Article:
There can be interruptive intrusions with signals or none at all in moments of puzzlement, as one can hear in the laid-back ‘Marriage’ (Baths Remix) by Gold Panda. It has little bits of warm fuzziness or shuffles here and there, and wavy soundwave tweaks that hypnotise. It also creates an illusion of empty space with a windy whir. This empty feeling stretches on in ‘Nebula’ by Delta Funktionen, and the unending desire to create experiments of fulfilment repeats “again…again…again” in Sei A’s ‘Frozen Flower’ (Midland Remix). ‘At Les’ (Christian Smith’s Hypnotica Remix) waves side to side in front of the eyes, like a floating pocket watch hanging on an invisible chain, while ‘Felicity’ by Recondite has a light ticking with its two-note melody. ‘Point In Time’ by Lake People creates a timeless void of no boundaries.

The mind goes into a ringing intermission or state of oblivion, with ‘Obscure Promises’ by Tale Of Us. The mixed words in ‘It’s Only’ (DJ Koze Remix) depict the process of much confusing thoughts and reflections. Something extra-terrestrial or unseen seems to be buried under the ice in Extrawelt’s ‘Phoebe’. A more chilling thought of the moment where everything freezes also hauntingly presents itself in ‘Leuchtturm’ (Wighnomy’s Polarzipper Remix) by Triola. Even after one theory is proposed, another question arises, as the deep bass interrupts the echoing “oh” in ‘P.R.T.C.T.N.’ by Area Forty One, released on Field Records.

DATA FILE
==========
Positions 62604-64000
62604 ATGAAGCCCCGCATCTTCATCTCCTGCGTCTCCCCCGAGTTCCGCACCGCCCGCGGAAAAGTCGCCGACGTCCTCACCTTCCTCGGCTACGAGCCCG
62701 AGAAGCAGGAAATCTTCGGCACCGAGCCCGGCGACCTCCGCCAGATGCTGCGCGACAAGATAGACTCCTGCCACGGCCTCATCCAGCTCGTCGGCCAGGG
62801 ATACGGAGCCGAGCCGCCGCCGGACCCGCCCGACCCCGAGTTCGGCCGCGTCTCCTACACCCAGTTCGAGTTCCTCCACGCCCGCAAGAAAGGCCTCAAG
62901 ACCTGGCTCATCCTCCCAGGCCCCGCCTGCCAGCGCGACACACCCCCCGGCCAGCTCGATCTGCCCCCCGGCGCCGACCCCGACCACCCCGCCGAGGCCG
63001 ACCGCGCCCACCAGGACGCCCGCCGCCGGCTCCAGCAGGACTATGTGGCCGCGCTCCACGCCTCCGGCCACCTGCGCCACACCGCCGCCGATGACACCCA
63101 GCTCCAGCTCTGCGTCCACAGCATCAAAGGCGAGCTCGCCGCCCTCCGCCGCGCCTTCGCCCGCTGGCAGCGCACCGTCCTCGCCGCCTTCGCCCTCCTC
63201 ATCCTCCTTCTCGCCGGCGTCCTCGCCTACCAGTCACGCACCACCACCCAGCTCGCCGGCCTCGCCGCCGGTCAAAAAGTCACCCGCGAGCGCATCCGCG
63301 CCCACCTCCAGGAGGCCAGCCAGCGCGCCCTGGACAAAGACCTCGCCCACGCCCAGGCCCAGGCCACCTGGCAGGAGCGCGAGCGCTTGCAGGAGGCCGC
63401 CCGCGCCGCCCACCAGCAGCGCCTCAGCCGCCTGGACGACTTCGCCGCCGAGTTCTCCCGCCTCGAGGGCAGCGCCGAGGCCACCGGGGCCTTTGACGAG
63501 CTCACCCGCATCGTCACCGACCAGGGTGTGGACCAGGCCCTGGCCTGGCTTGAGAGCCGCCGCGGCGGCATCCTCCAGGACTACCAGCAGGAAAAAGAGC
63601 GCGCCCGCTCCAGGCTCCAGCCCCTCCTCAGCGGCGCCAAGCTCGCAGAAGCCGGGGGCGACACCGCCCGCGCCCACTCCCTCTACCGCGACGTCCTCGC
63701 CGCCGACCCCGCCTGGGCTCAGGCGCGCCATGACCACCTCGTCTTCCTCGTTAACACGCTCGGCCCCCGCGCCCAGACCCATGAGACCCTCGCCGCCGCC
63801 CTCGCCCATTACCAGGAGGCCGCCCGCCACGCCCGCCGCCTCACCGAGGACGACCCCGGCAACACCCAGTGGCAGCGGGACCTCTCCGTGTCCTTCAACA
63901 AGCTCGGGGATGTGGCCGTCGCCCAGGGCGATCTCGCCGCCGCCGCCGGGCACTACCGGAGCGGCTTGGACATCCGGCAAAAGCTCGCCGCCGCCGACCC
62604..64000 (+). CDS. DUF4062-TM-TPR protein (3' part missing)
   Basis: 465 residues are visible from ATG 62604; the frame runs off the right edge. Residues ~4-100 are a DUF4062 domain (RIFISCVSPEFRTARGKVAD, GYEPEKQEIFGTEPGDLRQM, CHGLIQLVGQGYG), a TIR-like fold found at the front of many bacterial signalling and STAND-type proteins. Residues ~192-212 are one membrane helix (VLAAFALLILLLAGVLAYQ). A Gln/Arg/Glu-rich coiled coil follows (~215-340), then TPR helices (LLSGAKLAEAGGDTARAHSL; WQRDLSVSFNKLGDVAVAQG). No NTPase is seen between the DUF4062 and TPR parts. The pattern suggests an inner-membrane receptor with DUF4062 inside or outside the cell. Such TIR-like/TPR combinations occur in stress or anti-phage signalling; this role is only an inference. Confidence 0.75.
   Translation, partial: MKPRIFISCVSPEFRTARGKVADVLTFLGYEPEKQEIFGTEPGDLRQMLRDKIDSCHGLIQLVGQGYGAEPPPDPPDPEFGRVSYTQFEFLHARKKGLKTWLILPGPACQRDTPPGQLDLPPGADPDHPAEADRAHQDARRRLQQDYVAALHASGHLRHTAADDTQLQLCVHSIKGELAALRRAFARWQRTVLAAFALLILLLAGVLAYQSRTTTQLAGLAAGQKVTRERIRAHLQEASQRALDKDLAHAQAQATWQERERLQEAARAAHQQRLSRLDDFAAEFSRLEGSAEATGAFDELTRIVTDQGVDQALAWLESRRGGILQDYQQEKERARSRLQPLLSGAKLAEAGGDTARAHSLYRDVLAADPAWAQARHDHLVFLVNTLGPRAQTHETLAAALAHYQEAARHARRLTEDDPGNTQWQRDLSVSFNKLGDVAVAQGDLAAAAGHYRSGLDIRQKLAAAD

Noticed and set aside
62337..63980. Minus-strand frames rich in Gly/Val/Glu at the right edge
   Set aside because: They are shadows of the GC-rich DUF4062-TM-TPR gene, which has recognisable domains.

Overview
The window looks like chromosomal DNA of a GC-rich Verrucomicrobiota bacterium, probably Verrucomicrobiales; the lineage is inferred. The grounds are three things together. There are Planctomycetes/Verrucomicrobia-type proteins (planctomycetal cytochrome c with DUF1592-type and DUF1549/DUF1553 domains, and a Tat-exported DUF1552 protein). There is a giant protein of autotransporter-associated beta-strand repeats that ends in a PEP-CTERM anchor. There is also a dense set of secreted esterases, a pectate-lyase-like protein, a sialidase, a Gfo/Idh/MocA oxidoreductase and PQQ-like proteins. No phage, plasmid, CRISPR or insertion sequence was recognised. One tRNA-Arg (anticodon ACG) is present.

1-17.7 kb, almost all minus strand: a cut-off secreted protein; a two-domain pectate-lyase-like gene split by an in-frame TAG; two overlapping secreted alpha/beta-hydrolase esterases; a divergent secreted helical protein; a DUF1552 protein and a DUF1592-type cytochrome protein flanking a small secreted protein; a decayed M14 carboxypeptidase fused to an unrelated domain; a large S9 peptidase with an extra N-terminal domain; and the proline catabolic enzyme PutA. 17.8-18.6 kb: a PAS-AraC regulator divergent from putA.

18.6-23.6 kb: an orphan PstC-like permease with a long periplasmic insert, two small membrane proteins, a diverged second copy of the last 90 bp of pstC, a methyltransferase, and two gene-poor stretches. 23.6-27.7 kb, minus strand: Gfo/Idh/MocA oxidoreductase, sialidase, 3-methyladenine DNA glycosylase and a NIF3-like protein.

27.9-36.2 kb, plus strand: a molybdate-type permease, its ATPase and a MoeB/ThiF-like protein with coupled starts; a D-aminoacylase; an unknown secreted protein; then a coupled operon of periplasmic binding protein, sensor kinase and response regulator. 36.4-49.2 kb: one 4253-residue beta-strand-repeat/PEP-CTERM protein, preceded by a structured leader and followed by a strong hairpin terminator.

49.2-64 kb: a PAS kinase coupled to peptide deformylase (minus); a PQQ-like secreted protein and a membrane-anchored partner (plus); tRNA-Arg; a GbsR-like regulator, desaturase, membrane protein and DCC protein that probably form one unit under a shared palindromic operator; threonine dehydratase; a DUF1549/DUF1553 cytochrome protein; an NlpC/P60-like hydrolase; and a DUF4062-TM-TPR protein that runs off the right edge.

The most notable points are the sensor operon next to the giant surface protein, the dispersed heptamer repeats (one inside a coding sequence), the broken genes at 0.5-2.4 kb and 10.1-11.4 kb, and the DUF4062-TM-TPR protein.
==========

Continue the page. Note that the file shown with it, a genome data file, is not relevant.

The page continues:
As one travels from time to time, and decade to decade, in the journey of self-discovery, the question emerges: What does it all mean?

Visiting a museum is not a bad way to look at the past, present and future. Dive into silent places of solitude. It is where the ancient remnants and vivid replicas come to life, as it takes the mind to different imaginary worlds. These sources of inspiration or occurrences in history provide foundations for which future generations build upon. Artistic portraits containing figures making direct eye contact follow at any angle with a deep, intense stare into the soul. ‘Renaissance: The Mix Collection’, compiled by Tale Of Us, will linger in minds and memories forever as food for thought. There can never be one definite answer of what defines artistic practice, when there are multiple artistic processes that take bits and pieces from so many places.


Advertisements

Leave a Reply

Fill in your details below or click an icon to log in:

WordPress.com Logo

You are commenting using your WordPress.com account. Log Out / Change )

Twitter picture

You are commenting using your Twitter account. Log Out / Change )

Facebook photo

You are commenting using your Facebook account. Log Out / Change )

Google+ photo

You are commenting using your Google+ account. Log Out / Change )

Connecting to %s